But no, Paul begins with “I give thanks to my God always for you because of the grace of God that has been given you in Christ Jesus…in every way you have been enriched in him….you are not lacking in any spiritual gift…..Christ will strengthen you to the end….God is faithful…” Some scholars suggest that this thanksgiving part is something of a foreshadowing of the themes Paul comes back to in the letter: knowledge and the wisdom of the cross, eloquence and the essence of gospel proclamation, and of course spiritual gifts: “Now there are varieties of gifts, but the same Spirit” and “To each is given the manifestation of the Spirit for the common good.” (12:4,7) But these verses, these affirmations of Paul, seem more important than simply touching themes to come like a kind of Broadway musical overture that hints at melodies to come. And this incredible theological promise about the church, it has to be more than Paul giving the old PNP sandwich (positive, negative, positive) to the Corinthian congregation. “God is faithful; by God you were called into the fellowship of God’s Son, Jesus Christ our Lord.” There is something stronger going on here.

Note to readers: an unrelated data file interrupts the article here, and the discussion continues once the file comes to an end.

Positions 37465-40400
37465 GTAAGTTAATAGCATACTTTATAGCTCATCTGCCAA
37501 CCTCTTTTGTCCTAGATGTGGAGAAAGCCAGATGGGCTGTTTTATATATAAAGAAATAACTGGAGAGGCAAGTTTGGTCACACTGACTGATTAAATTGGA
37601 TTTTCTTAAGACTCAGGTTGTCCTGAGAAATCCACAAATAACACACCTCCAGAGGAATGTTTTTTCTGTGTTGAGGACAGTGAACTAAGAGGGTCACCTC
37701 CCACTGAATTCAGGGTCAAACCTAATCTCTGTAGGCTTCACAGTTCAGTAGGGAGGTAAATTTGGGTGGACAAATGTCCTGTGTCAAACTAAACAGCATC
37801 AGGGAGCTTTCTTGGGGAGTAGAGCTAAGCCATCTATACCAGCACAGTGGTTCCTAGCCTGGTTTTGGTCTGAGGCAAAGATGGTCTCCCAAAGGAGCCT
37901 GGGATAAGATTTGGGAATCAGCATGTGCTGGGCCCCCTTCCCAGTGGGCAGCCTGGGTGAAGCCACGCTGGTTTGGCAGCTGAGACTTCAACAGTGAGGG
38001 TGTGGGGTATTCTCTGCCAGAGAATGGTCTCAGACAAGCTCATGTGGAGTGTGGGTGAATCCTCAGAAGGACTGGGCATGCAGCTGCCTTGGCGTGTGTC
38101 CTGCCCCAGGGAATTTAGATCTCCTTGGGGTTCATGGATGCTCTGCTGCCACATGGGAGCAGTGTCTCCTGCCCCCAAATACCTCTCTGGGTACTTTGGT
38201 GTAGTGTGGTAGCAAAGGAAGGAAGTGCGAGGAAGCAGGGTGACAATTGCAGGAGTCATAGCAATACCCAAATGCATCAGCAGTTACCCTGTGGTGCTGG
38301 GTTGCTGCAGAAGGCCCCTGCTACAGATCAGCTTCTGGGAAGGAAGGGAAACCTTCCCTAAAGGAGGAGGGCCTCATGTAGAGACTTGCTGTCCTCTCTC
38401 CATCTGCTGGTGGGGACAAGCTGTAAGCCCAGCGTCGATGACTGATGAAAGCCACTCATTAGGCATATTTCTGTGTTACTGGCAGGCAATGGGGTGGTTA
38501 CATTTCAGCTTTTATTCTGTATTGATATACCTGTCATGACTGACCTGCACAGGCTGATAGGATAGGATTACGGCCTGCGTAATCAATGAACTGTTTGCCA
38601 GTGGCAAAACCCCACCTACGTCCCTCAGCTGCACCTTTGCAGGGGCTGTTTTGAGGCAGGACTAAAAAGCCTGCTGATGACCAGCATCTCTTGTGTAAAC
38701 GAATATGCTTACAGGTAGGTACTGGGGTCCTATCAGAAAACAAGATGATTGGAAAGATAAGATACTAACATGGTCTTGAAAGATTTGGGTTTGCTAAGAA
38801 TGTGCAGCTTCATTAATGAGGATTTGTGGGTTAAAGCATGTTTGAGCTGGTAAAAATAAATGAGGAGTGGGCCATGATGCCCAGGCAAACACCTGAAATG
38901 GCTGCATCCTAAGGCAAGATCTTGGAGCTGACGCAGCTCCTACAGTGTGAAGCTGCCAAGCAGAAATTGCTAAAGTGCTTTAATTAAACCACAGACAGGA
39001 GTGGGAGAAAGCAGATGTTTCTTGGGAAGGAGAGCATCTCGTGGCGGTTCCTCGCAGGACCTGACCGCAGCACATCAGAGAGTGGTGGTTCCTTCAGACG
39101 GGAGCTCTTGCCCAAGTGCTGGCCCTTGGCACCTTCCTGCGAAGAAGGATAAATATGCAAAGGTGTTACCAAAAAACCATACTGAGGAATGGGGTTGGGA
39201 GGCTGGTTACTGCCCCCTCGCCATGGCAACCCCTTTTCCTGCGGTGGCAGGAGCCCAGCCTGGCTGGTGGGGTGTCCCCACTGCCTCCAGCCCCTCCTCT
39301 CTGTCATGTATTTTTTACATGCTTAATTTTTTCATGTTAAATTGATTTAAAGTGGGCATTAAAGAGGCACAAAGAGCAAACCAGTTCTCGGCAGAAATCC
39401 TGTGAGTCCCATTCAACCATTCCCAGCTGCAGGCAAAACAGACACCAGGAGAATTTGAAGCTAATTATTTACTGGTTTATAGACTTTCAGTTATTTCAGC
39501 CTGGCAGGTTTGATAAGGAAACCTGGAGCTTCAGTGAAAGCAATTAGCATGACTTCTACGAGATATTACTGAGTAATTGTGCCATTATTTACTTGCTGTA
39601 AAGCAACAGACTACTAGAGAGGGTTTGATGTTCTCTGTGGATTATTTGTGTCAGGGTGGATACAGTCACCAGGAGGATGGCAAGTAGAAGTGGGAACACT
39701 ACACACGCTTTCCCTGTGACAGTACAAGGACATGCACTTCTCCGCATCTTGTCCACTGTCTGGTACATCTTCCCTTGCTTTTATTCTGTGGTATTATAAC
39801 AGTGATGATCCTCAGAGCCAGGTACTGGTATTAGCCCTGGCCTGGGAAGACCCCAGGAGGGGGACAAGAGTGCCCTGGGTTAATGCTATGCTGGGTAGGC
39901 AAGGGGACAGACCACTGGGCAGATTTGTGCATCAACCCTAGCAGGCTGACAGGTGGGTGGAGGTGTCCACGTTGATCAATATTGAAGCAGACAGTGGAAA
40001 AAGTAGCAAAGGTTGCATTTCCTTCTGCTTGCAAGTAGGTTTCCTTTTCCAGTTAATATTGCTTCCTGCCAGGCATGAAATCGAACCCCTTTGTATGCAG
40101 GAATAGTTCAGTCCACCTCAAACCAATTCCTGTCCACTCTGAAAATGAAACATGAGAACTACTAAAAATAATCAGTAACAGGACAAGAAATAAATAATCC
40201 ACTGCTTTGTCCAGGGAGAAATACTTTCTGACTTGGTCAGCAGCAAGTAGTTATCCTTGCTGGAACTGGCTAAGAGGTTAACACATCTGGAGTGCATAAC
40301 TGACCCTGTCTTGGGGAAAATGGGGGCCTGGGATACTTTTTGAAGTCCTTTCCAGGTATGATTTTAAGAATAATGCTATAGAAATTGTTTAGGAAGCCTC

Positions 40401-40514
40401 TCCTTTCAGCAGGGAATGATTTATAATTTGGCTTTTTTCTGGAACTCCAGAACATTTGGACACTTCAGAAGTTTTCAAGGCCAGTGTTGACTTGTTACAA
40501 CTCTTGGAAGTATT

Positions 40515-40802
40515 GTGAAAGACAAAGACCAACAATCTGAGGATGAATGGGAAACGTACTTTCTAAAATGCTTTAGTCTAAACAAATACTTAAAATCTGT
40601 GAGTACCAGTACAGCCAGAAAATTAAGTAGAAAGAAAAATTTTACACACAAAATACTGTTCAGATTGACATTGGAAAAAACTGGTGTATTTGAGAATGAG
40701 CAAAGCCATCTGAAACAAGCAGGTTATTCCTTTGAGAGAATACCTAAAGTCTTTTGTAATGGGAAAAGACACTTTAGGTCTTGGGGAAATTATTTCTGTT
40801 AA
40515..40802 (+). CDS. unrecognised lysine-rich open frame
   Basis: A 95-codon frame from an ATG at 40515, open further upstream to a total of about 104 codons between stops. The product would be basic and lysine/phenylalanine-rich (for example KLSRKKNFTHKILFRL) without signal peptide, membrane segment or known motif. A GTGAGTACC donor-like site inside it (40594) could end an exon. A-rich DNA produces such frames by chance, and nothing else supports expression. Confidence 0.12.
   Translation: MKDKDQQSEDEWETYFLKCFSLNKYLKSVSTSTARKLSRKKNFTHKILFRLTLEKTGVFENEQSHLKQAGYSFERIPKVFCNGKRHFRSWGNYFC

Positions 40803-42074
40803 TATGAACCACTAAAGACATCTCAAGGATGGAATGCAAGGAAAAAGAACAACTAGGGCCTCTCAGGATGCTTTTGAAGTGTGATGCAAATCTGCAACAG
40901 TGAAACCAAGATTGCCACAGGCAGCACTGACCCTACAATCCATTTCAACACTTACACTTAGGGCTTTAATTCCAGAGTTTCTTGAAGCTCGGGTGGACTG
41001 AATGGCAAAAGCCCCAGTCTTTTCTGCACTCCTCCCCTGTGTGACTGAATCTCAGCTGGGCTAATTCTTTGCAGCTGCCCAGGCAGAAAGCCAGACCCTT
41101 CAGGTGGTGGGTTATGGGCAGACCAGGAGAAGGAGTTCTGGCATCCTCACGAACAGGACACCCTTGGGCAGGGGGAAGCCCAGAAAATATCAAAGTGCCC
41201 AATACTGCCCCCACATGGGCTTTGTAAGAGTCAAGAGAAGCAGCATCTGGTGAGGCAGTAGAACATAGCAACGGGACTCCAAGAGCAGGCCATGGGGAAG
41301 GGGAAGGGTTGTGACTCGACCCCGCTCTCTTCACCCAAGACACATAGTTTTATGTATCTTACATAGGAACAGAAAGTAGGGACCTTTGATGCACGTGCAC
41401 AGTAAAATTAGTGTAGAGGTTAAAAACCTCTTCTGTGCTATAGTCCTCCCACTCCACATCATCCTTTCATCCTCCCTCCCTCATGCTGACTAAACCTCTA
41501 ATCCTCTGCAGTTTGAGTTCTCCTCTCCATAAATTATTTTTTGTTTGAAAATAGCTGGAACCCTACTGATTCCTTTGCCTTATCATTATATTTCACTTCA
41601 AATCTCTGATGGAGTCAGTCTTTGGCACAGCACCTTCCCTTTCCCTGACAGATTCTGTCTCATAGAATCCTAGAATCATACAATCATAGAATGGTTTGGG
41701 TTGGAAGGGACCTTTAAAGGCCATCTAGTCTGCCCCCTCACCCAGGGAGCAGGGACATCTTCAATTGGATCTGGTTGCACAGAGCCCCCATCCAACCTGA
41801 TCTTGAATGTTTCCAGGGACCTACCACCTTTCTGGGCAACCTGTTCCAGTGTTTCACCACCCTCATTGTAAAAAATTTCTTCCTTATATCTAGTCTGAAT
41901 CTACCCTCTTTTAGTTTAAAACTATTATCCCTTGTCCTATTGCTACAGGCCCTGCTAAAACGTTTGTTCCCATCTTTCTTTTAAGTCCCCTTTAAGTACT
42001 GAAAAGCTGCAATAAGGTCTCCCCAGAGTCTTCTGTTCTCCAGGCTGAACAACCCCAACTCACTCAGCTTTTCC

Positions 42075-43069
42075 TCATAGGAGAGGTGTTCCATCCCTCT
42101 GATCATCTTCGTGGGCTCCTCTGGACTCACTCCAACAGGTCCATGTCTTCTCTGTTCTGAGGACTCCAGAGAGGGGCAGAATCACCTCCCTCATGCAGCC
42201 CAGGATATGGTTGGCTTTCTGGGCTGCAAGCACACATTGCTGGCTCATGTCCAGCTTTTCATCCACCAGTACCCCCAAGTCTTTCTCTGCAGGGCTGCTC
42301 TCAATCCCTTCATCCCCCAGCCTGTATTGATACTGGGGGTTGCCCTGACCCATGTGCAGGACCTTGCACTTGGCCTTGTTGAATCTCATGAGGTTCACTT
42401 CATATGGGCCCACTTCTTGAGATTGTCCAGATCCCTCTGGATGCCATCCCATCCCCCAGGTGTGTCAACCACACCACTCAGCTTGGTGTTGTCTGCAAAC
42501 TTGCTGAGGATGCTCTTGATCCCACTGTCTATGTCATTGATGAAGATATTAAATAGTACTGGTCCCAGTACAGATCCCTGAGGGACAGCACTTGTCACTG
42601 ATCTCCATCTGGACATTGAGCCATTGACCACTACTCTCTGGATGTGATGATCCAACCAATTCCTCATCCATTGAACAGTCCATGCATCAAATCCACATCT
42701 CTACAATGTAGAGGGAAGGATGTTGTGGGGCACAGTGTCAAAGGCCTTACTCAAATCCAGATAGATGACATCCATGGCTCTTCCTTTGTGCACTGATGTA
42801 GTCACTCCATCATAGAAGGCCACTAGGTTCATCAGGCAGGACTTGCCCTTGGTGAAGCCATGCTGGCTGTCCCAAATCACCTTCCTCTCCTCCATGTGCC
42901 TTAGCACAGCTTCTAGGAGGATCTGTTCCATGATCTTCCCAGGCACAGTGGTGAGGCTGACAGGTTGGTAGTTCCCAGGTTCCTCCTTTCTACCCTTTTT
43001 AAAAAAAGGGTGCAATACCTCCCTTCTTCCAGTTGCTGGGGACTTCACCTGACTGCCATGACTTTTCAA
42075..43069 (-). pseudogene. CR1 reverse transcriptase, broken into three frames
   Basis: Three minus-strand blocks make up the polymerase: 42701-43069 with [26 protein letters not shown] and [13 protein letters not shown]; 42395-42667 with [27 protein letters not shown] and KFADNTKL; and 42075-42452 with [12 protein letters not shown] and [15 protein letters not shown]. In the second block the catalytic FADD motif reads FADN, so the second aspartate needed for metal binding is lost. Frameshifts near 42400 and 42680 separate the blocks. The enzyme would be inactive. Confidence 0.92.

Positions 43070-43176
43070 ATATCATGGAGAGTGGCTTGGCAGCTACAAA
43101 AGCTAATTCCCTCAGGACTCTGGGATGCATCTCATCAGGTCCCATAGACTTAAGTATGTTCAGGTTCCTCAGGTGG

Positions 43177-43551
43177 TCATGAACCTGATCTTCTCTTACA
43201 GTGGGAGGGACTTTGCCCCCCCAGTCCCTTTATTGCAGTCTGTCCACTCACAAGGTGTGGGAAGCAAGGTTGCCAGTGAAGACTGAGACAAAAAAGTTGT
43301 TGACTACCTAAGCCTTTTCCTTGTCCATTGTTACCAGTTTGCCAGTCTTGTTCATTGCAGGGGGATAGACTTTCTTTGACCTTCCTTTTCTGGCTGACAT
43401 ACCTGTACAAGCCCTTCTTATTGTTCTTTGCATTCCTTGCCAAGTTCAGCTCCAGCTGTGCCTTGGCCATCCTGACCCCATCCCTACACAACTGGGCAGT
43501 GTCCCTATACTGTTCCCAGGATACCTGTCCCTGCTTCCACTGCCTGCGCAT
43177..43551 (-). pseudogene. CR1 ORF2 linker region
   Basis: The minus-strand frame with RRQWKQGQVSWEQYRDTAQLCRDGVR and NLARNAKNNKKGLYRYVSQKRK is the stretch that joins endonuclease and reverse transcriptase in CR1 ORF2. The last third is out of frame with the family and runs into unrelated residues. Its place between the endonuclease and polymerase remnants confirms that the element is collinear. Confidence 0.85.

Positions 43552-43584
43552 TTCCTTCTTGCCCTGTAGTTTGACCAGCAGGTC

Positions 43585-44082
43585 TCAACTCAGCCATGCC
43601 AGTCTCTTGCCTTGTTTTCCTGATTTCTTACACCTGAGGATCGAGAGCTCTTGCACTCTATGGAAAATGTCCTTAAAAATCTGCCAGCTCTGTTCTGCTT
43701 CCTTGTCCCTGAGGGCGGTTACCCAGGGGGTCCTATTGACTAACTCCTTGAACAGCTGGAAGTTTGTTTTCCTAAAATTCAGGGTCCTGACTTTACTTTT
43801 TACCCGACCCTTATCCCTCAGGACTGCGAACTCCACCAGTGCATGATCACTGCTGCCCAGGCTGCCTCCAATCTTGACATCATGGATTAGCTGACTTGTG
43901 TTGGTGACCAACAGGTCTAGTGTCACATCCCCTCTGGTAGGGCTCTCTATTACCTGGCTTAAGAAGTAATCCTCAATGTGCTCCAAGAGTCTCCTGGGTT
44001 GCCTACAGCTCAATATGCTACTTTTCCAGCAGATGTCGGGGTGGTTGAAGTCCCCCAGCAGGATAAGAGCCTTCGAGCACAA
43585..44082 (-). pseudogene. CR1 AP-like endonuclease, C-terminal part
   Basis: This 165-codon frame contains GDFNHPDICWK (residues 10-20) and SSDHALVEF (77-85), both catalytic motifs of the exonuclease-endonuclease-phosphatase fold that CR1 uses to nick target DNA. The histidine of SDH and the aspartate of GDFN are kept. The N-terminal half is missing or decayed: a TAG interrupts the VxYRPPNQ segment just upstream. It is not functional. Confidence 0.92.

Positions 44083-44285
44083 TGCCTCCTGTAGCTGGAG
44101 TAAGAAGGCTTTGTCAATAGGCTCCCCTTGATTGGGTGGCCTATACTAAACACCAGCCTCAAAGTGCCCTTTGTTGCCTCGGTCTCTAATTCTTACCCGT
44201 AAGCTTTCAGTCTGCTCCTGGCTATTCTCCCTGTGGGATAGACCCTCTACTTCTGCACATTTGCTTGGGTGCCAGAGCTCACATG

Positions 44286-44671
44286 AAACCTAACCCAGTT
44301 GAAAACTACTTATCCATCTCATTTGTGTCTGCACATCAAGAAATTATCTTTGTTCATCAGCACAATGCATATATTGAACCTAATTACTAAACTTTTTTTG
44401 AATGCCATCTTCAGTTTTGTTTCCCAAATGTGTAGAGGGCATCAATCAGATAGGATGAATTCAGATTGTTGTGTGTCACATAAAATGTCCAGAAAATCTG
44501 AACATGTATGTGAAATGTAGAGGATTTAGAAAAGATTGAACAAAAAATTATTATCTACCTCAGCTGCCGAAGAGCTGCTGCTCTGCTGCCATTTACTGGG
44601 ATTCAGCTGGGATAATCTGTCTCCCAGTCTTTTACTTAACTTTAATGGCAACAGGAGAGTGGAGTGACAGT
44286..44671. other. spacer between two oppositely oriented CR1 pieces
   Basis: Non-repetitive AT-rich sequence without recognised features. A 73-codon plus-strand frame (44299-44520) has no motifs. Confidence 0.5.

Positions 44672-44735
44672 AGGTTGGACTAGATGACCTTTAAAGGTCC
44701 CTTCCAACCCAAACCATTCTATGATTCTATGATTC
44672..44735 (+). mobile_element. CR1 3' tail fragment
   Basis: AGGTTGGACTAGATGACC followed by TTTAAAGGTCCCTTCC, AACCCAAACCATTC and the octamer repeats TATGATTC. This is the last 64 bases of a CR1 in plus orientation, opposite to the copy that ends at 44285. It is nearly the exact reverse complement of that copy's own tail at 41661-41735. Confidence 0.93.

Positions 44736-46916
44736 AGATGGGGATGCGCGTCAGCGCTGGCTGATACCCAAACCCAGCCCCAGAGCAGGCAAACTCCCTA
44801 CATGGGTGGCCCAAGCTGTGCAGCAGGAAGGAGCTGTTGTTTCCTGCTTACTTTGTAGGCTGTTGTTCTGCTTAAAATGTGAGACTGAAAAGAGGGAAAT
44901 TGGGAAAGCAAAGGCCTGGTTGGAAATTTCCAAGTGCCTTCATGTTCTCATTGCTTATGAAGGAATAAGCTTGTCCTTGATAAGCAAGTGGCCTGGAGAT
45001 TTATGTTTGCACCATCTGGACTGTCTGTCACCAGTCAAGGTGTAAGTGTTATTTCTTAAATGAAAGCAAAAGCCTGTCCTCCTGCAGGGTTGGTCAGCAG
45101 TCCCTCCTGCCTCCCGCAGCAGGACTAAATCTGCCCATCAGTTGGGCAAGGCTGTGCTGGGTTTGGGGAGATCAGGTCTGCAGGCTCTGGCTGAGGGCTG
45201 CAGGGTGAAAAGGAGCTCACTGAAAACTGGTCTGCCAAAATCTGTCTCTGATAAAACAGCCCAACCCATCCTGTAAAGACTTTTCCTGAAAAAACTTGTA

As we prepare in a few moments to share in the Lord’s Supper this first Sunday of Advent, it is helpful to remember that the familiar Words of Institution here at the Table come from I Corinthians as well. “when he had given thanks, he broke it….do this in remembrance of me…In the same manner he took the cup…. The new covenant in my blood” finishing with “For as often as you eat this bread and drink the cup” Paul writes, “you proclaim the Lord’s death until he comes.” You proclaim. In Greek, you is plural. Every time you all do this, you all proclaim the Lord’s death until he comes.” You plural. Not the preacher. Not the celebrant. Not the pastor. Not the choir. You. In the eating and drinking. All of you proclaim the Lord’s death until he comes.
Which brings us back to the Thanksgiving in chapter one where all the “you” pronouns are plural. “I give thanks to my God always for you (plural) because of the grace of God that has been given you (plural) in Christ Jesus…in every way you (plural) have been enriched in him….you (plural) are not lacking in any spiritual gift…..Christ will strengthen you (plural) to the end….God is faithful; by God, you (plural) were called into the fellowship of God’s Son, Jesus Christ our Lord.”